Always a Spur: Your Favorites

(Thanks to George Hill for the inspiration)

I'm one guy who has a hard time rooting against players who used to play in the Silver and Black. For one thing, most NBA players seem to be decent, professional guys (the unfortunate exceptions stick out like sore thumbs). What's more, the Spurs under PATFO seem to emphasize positive personal qualities while acquiring new talent. When George Hill hoisted his first shot the other night, I instinctively wanted to see it go in. Probably many of us, maybe a majority of us, felt the same way.

So who's on your Always a Spur list? I have a couple of "rules" attached to this concept after the jump.

1) No one honored in the AT&T rafters, nor anyone likely to do so, makes the list. Sorry, but from Silas to Bowen of yesteryear, Tim, Tony, Manu on today's team - these players are all of our favorites.

2) The player in question has to be at least three seasons, including this one, removed from the team. Just to allow some perspective to sink in. Maybe we'll all hate George Hill in a few years, who knows?

That's it. Here, in first team/second team format, is my Always a Spur list:


C - Fabricio Oberto. In the right matchup, Oberto was so much fun to watch. He was a great interior passer and could get himself open like nobody else. When the NBA has every game ever played available for download, the 2007 WCF will be among the first set of games I get my hands on. Watching Oberto and Timmy eviscerate the Utah bigs with their cuts and passes was a thing of beauty.

PF - Malik Rose. Self-made players are the best, the easiest to root for. Rose was not without very useful attributes - he could explode off the floor and defend the post with success - no mean feat at six-foot five. But didn't have much offensive ability to speak of in his early years. But not only did he operate efficiently within his limitations, he worked hard, improved his free-throw percentage (to the point that he was actually chosen to shoot technical free throws!), expanded the range on his jump shot, and made himself into the top sixth man on a perennial championship contender. Malik always seemed to have a good rapport with Spurs fans and had some playoff moments that will live forever in Spurs lore - the 25 & 9 in the 2003 WCF, the monster dunk on Dikembe in the Finals. My favorite Malik Rose moment took place before a game. When Tim Duncan was away, attending his father's funeral, for game four of round one versus the Seattle Sonics, Malik took his place in the starting lineup. Malik took a moment before tipoff, before the game started, to show the world that the Duncan family was with the team in spirit: he cradled the ball in both arms, head tucked down into it, in a faithful reproduction of Tim's signature pre-game ritual. To my regret I don't have a copy of that photo, but I'll always remember it as a moving show of support to a grieving teammate.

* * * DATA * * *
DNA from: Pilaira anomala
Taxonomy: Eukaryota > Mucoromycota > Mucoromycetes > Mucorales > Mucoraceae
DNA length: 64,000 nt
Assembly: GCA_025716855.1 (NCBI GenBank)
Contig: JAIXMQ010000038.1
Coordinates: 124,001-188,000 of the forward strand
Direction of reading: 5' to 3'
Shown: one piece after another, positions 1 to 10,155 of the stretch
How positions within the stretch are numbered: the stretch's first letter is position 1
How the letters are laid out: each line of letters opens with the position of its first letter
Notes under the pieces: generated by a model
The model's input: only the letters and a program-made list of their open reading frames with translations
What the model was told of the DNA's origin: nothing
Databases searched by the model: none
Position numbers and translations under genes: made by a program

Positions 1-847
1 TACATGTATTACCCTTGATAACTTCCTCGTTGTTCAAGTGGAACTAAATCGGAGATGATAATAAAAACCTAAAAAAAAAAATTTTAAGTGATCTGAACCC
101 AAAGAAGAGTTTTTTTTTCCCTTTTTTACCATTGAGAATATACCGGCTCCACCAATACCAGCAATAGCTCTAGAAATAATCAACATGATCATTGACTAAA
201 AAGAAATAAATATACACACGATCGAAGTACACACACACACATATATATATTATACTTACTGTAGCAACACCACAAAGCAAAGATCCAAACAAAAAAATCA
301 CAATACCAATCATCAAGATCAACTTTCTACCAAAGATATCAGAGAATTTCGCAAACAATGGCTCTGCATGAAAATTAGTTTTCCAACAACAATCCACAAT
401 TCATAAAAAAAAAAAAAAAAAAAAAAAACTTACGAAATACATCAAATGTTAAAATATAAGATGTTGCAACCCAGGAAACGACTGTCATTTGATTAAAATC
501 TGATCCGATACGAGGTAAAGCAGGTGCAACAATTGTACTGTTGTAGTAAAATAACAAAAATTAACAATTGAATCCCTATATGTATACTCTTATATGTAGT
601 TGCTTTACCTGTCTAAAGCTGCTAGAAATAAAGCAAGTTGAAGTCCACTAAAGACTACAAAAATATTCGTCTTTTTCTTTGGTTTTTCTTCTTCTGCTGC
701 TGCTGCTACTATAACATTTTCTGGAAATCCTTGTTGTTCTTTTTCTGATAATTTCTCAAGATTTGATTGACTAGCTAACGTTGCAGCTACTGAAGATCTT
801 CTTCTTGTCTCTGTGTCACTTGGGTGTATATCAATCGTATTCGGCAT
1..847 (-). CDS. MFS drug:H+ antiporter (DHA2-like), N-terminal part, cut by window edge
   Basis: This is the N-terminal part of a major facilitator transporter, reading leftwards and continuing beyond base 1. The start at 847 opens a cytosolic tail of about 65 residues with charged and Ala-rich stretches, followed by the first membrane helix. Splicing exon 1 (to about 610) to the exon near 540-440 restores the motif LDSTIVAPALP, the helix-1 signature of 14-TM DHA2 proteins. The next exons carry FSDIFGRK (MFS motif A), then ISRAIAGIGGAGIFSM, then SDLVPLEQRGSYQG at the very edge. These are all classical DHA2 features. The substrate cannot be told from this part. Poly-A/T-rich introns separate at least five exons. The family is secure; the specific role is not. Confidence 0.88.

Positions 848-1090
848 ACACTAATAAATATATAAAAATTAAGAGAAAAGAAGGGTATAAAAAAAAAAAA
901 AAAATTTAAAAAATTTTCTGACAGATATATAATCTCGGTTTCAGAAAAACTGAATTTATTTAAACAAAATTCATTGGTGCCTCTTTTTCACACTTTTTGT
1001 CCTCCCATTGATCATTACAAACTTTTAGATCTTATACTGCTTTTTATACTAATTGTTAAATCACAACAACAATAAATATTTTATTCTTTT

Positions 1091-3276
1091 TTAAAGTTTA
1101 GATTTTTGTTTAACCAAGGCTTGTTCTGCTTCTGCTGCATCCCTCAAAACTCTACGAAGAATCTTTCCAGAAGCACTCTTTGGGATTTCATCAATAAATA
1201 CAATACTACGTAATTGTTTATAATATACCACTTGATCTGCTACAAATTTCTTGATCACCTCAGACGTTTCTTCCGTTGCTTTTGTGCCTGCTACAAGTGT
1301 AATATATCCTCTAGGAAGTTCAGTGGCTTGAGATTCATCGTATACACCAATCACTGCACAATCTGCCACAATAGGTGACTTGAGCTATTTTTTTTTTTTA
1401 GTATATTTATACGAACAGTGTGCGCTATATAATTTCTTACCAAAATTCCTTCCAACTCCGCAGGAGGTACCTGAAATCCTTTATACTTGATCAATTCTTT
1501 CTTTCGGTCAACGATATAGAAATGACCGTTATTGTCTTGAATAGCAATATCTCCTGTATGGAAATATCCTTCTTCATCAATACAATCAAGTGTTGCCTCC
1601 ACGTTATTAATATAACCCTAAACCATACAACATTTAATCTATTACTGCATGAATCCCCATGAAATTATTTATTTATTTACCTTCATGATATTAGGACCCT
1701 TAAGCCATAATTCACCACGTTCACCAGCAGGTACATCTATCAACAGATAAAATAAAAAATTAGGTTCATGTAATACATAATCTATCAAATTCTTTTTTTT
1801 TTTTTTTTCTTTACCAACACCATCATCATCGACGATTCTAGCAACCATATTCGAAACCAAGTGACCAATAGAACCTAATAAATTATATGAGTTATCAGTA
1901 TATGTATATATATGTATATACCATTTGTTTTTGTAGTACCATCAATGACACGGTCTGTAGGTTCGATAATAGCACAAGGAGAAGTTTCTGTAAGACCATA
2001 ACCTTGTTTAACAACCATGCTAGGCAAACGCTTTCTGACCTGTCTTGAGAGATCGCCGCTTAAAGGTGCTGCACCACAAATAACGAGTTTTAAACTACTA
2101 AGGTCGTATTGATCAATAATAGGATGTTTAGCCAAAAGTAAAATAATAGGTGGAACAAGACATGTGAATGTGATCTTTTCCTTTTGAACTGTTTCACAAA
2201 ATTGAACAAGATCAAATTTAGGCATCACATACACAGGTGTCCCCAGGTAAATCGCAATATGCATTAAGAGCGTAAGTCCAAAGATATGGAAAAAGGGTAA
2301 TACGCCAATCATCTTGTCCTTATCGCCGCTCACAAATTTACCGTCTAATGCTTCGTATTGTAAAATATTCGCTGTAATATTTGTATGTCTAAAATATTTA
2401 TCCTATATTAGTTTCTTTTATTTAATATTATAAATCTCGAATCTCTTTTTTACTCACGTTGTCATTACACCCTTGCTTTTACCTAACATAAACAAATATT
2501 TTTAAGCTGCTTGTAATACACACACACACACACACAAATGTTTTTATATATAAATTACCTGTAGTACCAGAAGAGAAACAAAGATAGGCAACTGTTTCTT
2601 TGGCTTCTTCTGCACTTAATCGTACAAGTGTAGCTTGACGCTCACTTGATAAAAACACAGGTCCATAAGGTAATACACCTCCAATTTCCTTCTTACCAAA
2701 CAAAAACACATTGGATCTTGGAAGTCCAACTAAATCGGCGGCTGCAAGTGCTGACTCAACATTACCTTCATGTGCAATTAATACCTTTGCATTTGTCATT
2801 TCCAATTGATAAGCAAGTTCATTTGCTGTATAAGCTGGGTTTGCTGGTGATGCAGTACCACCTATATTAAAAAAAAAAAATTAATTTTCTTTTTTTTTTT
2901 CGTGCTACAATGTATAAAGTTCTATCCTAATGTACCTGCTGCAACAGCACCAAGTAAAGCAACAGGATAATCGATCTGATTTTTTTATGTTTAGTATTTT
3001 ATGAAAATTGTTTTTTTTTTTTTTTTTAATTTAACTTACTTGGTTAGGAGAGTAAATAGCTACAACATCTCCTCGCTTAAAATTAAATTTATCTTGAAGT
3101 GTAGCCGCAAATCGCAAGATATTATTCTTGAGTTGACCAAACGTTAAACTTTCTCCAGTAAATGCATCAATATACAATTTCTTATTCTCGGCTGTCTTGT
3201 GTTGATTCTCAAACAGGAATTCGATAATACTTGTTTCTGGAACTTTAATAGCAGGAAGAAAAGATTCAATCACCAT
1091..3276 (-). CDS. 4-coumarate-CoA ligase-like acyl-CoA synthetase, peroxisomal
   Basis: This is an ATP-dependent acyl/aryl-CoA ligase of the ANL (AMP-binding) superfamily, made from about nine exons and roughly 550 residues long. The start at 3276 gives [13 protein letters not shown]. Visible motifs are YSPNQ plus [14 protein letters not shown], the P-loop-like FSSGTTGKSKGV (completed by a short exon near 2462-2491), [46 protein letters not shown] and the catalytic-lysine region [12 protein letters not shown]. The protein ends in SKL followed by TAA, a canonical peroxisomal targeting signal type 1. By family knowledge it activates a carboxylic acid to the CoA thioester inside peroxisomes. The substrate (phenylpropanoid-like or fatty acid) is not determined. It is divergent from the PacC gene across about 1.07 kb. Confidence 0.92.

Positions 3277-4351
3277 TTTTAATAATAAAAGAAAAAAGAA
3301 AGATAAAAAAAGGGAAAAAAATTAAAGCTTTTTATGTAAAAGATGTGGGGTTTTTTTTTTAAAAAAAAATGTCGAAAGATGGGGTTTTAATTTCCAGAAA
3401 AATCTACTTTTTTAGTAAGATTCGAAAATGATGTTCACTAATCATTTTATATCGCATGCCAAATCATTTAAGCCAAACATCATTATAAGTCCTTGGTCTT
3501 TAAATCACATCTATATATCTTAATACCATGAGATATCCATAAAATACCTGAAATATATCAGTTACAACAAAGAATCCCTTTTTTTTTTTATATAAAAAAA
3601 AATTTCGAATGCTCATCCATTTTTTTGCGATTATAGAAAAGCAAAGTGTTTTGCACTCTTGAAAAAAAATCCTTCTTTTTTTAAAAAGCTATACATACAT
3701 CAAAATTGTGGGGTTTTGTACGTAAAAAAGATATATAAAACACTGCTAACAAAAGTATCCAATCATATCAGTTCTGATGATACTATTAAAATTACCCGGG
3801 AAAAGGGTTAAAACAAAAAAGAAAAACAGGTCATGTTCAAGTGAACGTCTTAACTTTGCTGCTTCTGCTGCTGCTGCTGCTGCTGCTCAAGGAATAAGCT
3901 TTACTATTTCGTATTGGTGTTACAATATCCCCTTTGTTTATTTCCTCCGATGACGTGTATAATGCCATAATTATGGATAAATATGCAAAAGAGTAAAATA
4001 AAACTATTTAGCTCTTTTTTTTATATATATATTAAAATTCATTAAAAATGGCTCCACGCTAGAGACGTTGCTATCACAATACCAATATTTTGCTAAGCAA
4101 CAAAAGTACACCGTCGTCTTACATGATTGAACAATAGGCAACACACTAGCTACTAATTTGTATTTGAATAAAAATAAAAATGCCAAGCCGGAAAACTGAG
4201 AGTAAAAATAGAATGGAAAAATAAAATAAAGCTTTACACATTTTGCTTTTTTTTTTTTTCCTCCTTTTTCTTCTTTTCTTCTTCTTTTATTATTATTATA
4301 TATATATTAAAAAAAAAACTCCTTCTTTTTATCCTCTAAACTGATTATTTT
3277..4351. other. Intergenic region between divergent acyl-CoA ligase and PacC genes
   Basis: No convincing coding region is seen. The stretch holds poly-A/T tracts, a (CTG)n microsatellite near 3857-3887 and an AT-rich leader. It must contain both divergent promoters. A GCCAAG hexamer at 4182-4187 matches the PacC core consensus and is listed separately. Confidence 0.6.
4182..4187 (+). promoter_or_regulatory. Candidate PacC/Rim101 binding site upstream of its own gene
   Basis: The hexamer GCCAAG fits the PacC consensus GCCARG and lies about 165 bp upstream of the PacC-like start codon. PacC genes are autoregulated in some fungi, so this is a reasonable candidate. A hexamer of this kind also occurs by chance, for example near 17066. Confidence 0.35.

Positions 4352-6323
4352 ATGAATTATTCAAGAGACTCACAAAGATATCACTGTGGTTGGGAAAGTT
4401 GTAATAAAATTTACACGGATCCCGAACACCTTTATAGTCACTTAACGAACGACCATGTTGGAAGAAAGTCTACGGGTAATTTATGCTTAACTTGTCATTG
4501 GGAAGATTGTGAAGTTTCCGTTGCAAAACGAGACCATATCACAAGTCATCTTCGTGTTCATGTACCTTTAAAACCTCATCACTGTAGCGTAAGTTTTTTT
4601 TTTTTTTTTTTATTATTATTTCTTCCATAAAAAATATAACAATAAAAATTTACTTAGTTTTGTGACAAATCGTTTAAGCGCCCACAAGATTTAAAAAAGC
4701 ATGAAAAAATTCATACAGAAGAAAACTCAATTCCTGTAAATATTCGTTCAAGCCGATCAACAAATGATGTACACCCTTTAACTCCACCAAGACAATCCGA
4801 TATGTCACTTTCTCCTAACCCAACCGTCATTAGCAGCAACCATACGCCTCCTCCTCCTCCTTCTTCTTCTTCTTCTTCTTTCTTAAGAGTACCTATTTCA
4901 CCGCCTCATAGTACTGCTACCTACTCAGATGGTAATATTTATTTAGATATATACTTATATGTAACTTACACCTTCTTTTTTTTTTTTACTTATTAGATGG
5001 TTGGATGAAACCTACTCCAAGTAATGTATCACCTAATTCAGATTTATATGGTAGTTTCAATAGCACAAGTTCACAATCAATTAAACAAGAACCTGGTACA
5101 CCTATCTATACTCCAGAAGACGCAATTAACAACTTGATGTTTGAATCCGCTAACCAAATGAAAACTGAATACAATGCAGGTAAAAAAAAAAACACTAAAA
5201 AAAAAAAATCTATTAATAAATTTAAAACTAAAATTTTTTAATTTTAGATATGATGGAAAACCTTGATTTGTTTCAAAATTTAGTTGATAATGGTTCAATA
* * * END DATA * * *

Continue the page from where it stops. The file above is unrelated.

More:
SF - Willie Anderson. Okay, technically he was a SG, but he could play either position. For that matter, he could, and did, play some point - he was just that versatile. And smooth - the guy played with a real easy kind of grace out there. It's a shame his shins were made of balsa wood, because with good health he might have helped hang a banner or two in the Alamodome well before 1999.

SG - Devin Brown. How cool was Devin Brown's arrival as a Spur? A local who not only made the team, but made himself a rotation player? And led a heroic playoff comeback that fell just short? His journey from cup of coffee guy to bit player to eighth man was fun to watch. Maybe he didn't have a storied career or anything, but I believe Brown got everything out of his talent that his talent put into him.

PG - Jacque Vaughn. A slow, small guy with no jumpshot can have an NBA career if he's smart, hard-working and tenacious as hell on defense. Vaughn spent more time mopping floors than the average hospital janitor. If Jacque Vaughn was a baseball player, he'd be one of those guys whose uniform was caked with dirt by the bottom of the second inning.